The reported decision doesn’t actually deal with whether Mr. Gerstein had any conflict of interest arising from acting as trustee. Since a former client was a beneficiary of the trust he managed, it isn’t hard to imagine that a conflict could arise. That might have been the daughter/agent’s argument in the parallel case. But the appellate decision makes it seem unlikely that Mr. Gerstein could be disqualified as trustee, unless there is substantially more information to be adduced.
What do we (at Fleming & Curti, PLC) do about this problem?
When we represent married couples — or unmarried couples who want to be counseled as a unit — we always explain the conflict of interest problem. We require clients to sign a waiver of any conflict, and urge them to ask questions if they don’t understand the significance. Although we have not had it happen, we would eagerly facilitate any client’s desire to get more advice on the subject.
We also occasionally act as fiduciary for our estate planning clients. It may be that there are no family members available to handle a trust. Sometimes there are family members, but they are unsuitable because of their training, their history, or their limitations. In such a case, we might end up being the trustee, agent, and/or personal representative.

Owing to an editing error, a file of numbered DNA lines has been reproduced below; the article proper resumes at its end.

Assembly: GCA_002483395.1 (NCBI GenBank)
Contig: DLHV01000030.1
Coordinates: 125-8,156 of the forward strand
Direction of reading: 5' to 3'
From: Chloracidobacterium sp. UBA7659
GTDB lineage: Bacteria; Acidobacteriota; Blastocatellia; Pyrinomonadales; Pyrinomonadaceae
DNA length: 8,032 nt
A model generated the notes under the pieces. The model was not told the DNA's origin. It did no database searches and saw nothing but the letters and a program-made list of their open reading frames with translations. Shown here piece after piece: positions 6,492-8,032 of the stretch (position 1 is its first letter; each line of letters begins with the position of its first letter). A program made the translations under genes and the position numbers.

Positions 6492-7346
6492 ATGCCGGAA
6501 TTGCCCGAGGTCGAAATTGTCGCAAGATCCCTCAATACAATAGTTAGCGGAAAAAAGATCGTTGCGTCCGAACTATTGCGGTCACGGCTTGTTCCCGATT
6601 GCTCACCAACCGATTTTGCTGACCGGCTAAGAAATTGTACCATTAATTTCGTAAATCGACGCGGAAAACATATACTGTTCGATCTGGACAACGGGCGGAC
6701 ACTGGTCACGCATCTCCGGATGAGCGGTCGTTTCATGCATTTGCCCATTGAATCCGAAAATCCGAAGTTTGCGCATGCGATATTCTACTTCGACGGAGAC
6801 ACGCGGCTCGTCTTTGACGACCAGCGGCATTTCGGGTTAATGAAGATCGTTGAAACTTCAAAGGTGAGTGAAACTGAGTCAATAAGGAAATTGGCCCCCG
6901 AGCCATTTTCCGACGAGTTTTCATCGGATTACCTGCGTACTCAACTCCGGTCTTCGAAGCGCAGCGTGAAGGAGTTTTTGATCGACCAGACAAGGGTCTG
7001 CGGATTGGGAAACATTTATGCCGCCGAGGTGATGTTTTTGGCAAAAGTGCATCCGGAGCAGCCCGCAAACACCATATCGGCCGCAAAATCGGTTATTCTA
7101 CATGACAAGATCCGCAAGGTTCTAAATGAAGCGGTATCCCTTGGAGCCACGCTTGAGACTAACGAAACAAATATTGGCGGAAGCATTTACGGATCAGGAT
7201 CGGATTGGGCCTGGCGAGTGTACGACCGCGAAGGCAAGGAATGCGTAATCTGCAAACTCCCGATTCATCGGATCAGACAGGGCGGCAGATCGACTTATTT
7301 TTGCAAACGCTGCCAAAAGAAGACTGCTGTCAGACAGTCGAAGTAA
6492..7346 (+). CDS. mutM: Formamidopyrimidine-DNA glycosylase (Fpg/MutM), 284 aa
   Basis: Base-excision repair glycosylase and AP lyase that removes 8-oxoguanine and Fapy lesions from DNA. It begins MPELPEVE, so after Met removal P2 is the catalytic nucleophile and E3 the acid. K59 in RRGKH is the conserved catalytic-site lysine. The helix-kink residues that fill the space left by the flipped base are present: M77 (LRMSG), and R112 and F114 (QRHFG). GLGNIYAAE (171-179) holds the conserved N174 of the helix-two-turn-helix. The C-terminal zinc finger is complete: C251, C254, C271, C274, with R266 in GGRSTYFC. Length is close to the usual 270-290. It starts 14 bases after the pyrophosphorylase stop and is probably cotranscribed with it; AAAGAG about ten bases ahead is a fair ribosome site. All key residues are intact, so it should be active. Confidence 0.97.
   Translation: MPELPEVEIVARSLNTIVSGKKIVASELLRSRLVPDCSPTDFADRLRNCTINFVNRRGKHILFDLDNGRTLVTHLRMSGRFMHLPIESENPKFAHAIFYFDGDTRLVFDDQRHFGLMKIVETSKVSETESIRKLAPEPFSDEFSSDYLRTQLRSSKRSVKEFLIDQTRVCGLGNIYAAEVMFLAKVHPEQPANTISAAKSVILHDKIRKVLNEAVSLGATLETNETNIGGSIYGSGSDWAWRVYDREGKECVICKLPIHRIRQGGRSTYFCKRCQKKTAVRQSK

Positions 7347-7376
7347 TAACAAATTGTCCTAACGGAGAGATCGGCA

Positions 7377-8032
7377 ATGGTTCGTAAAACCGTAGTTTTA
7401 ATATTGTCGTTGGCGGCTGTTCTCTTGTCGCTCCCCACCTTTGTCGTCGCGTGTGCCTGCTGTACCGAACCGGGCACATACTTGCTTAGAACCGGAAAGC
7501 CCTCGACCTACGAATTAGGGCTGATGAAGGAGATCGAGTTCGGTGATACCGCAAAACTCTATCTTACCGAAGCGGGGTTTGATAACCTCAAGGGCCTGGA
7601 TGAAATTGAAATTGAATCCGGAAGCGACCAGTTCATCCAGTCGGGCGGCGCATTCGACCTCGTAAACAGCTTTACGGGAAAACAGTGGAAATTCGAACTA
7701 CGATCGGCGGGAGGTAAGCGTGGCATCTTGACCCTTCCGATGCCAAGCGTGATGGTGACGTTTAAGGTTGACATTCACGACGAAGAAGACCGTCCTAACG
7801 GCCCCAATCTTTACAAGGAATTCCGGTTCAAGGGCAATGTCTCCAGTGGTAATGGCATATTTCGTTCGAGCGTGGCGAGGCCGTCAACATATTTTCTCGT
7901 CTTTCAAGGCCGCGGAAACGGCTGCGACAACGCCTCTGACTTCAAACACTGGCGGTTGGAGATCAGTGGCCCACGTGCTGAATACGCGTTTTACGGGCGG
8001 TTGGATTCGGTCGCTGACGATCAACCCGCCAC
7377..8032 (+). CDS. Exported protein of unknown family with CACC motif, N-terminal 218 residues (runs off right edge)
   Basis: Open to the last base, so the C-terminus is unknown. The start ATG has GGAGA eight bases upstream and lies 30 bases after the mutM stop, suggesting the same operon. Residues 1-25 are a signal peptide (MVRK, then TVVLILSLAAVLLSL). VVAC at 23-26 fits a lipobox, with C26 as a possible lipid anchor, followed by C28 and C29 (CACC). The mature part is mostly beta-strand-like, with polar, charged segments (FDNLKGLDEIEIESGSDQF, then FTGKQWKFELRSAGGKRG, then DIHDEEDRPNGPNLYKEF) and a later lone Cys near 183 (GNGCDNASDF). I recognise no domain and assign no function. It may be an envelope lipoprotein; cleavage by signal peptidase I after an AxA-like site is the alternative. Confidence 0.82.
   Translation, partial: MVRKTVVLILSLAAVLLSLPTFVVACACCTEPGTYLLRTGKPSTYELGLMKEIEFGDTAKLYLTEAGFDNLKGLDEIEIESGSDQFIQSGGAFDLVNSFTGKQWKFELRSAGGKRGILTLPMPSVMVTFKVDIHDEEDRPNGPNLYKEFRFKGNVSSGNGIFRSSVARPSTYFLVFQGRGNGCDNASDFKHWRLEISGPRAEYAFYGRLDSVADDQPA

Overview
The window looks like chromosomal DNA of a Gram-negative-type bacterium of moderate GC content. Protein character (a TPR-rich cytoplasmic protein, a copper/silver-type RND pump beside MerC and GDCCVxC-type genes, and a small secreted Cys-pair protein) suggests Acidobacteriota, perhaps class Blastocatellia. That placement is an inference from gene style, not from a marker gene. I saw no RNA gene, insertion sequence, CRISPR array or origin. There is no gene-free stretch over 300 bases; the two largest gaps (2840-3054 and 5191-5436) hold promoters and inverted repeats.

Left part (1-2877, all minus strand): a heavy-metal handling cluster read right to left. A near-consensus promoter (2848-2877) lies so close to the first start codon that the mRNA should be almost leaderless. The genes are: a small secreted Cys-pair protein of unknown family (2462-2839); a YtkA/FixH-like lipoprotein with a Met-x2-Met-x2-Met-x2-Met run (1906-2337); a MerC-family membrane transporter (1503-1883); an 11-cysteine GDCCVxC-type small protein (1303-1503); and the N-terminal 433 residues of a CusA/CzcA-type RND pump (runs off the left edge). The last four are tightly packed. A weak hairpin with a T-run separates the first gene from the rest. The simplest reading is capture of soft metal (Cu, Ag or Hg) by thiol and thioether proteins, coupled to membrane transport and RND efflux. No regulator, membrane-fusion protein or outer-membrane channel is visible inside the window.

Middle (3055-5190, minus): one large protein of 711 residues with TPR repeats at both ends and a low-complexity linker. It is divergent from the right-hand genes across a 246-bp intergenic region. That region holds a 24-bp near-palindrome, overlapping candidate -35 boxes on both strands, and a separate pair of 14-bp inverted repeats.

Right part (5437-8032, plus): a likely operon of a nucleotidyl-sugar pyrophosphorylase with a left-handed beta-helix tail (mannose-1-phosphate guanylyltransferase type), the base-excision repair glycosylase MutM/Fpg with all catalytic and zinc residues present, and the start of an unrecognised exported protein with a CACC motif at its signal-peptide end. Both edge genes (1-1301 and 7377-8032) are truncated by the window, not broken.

To minimize the prospect of conflicts, we try to explain what we’re doing as we go along. In facts like those faced in the Kopet case, we expect that we would behave pretty much like Mr. Gerstein — including using our own lawyers for at least some of the legal representation if there were disputes to resolve.
We would likely hire lawyers from a different firm if there were any questions about a possible conflict of interest. Of course we would never allow ourselves to be in a position where we were using confidential information against a former client.
The challenge in dealing with potential conflicts of interest is to see them, recognize them, avoid them and deal with them when they do arise. That’s what any good lawyer and law firm would do, and we fancy ourselves leading Tucson elder law attorneys.